We could well have been in the Netherlands as we cycled along the sealed paths that bordered the river Welland in the flatlands of Lincolnshire. That was until locals spoke to us in their East Anglian accents.
And we may have been in Lithuania as we passed through Wisbech, known regionally as Wisbech-astan on account of dialects borne from the influx of east Europeans, coming over to work on the grain and potato plantations.
But without doubt we knew we were in England when we rolled upto Barton-Upon-Humber’s village pavillion and spent a leisurely Saturday watching the local team defeat their opponents in a thriling match, played out in the surrounds of a stunning tree lined embankment.
Game completed, we crossed from Lincolnshire over the impressive Humber bridge free wheeling beneath fading skies into the land of the white rose, briefly picking up the Trans Pennine Trail that provided an off-the-road passage north.
One thing worth a mention about this part of Britain, is the abundance of cycle paths created as a result of decommissioned railway lines following the collapse of steel and coal infrastructure during the 80s. And it’s thanks to the charitable trust SusTrans for their largely voluntary efforts in maintaining and developing this national network, that allows for off-road trails to link regional and countrywide cycleways; the likes of which are often synonymous with historical or natural features.
In the last two weeks we’ve ridden on Newcastle’s Hadrian’s Wall Trail (named after the Roman emperor responsible for building the partition between Scotland and England back in 122 a.d.). We’ve taken the Coast 2 Coast route across the seriously steep North Pennines, and more recently, completed Northumbria’s Coast and Castles; winding through areas of outstanding beauty while sweeping passed ramparts from the middle-ages.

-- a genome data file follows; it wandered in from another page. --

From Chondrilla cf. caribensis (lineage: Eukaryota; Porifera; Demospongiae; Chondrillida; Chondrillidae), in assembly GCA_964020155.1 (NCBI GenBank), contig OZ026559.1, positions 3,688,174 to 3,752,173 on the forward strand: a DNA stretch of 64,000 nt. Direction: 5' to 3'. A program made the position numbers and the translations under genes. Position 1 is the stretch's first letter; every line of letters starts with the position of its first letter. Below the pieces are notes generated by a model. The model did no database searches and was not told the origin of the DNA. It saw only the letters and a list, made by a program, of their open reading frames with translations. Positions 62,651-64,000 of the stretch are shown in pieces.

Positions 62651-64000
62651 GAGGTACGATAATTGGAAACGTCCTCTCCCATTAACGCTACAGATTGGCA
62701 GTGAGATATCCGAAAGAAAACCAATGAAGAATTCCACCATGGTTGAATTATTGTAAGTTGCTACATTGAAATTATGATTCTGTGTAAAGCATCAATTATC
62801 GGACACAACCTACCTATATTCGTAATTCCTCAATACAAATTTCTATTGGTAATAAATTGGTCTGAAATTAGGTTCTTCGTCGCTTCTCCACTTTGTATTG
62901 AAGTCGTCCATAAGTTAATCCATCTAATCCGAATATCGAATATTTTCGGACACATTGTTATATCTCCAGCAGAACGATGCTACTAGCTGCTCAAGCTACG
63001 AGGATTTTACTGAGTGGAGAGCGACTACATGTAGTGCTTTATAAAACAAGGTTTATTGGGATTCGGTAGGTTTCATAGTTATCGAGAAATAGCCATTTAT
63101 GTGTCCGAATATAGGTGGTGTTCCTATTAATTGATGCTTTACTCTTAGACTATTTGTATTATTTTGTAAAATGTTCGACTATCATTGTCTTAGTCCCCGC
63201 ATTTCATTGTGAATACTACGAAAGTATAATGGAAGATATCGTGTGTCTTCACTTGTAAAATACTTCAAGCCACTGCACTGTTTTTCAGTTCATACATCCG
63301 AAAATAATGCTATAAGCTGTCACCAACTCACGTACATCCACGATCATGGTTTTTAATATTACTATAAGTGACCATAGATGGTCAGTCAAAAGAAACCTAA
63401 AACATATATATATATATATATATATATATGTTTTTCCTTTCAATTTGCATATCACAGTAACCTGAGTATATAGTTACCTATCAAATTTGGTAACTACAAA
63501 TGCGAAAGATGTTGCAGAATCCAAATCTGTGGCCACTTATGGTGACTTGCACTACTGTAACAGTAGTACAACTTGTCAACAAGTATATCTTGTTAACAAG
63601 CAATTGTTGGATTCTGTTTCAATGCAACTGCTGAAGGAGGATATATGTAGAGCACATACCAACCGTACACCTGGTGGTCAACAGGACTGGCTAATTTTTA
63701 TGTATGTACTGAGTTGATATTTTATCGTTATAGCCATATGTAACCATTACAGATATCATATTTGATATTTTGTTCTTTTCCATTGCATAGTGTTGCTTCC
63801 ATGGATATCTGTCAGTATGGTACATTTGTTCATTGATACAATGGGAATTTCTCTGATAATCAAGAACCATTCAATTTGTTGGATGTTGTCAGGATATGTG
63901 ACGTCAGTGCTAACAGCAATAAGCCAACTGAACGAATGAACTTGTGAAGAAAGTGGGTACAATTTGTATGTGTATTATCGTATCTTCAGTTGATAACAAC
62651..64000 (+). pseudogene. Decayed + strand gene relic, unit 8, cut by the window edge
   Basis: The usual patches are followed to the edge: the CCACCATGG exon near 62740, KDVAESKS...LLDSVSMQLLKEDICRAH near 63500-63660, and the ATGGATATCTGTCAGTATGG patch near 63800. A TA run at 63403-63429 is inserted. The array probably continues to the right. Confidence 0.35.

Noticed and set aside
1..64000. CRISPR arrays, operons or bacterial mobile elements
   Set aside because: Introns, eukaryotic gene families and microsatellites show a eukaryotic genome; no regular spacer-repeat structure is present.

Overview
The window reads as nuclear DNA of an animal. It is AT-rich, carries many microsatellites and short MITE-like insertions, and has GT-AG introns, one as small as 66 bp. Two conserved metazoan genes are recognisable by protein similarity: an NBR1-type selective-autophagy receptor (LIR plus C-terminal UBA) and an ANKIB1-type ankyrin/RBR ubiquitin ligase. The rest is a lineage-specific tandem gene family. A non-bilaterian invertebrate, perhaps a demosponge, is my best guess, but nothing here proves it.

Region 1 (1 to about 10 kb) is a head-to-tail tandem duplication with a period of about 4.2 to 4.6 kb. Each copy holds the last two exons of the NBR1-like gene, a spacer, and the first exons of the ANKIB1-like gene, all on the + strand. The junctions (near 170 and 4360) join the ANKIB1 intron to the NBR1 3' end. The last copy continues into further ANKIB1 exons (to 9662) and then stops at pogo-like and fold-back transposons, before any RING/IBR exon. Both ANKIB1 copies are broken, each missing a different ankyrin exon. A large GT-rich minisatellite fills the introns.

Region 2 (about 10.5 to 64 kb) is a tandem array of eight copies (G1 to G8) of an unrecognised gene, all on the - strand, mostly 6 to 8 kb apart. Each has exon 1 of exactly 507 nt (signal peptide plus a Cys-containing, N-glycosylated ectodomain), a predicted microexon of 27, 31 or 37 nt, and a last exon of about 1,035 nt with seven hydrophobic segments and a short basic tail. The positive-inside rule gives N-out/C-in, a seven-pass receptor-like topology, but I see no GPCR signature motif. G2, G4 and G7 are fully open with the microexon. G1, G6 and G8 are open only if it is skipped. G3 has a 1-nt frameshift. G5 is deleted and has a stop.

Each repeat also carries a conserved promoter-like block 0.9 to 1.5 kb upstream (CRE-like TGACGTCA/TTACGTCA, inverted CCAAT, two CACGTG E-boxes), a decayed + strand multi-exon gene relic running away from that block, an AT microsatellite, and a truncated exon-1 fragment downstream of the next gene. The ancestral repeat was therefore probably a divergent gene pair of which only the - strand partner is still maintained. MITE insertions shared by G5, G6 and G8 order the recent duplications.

Seeing the North East this way has offered a catalogue of lasting summer experiences: golden wheat fields, churning combine harvesters, obliging farmers, morris dancers, quaint Edwardian pubs with low ceilings, and friendly cyclists; like Howard, the septogenerian who offered plenty of advice on bikes, cycling, politics, how to maintain and keep a 30 year old Raleigh running smoothly, as well as the finer points on how to live a good life -all whilst sharing a packet of hobnobs on a park bench..
With the exception of a Durham game keeper, we’ve managed to find a relaxing place to strike the tent most nights. Our favourite location by far overlooking St. Mary’s lighthouse at Whitley Bay. To top it off, one local lady was so astonished by our trip that she offered to bring tea and biscuits to our wildcamp. We politely declined, but were humbled all the same.
As for the joke of the week, perhaps it should go to the man, who, after asking where we’d started from, went on to add: “so, are you… Moroccan?” It wasn’t until later, when I saw my reflection in a shop window: bandana, fuzzy beard, tanned face… odd accent (to the locals!), that I saw the genuineness in his approach. Or possibly it was just that the blag was on me..
Yet from where we sleep tonight, Scotland -and country number five- is only 20 miles away. We can almost hear the faint sound of bagpipes wafting through our nylon exterior, smell the spicy aroma of haggis -or maybe that’s just our socks. Either way, we’re almost there. So it’s goodbye England and thanks to all who have helped us journey safely through. We’re grateful for the many random acts of kindness and encouraging support we’ve received along the way.
Scotland, here we come..
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